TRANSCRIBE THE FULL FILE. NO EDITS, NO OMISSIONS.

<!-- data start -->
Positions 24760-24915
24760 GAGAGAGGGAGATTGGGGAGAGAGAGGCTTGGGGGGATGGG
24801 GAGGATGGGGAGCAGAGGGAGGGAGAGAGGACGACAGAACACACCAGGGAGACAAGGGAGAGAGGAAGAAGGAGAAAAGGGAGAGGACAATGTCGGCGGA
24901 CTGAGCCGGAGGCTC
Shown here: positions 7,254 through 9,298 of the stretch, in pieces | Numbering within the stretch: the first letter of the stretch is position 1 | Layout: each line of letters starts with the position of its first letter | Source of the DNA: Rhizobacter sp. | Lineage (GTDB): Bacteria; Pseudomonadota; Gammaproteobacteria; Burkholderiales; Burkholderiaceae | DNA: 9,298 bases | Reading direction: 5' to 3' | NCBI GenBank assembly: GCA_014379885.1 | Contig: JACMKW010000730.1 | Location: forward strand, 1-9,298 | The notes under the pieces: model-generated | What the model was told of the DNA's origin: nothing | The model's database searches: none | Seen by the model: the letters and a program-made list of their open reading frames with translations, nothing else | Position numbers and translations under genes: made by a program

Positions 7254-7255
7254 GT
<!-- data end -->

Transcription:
Positions 24760-24915
24760 GAGAGAGGGAGATTGGGGAGAGAGAGGCTTGGGGGGATGGG
24801 GAGGATGGGGAGCAGAGGGAGGGAGAGAGGACGACAGAACACACCAGGGAGACAAGGGAGAGAGGAAGAAGGAGAAAAGGGAGAGGACAATGTCGGCGGA
24901 CTGAGCCGGAGGCTC
Shown here: positions 7,254 through 9,298 of the stretch, in pieces | Numbering within the stretch: the first letter of the stretch is position 1 | Layout: each line of letters starts with the position of its first letter | Source of the DNA: Rhizobacter sp. | Lineage (GTDB): Bacteria; Pseudomonadota; Gammaproteobacteria; Burkholderiales; Burkholderiaceae | DNA: 9,298 bases | Reading direction: 5' to 3' | NCBI GenBank assembly: GCA_014379885.1 | Contig: JACMKW010000730.1 | Location: forward strand, 1-9,298 | The notes under the pieces: model-generated | What the model was told of the DNA's origin: nothing | The model's database searches: none | Seen by the model: the letters and a program-made list of their open reading frames with translations, nothing else | Position numbers and translations under genes: made by a program

Positions 7254-7255
7254 GT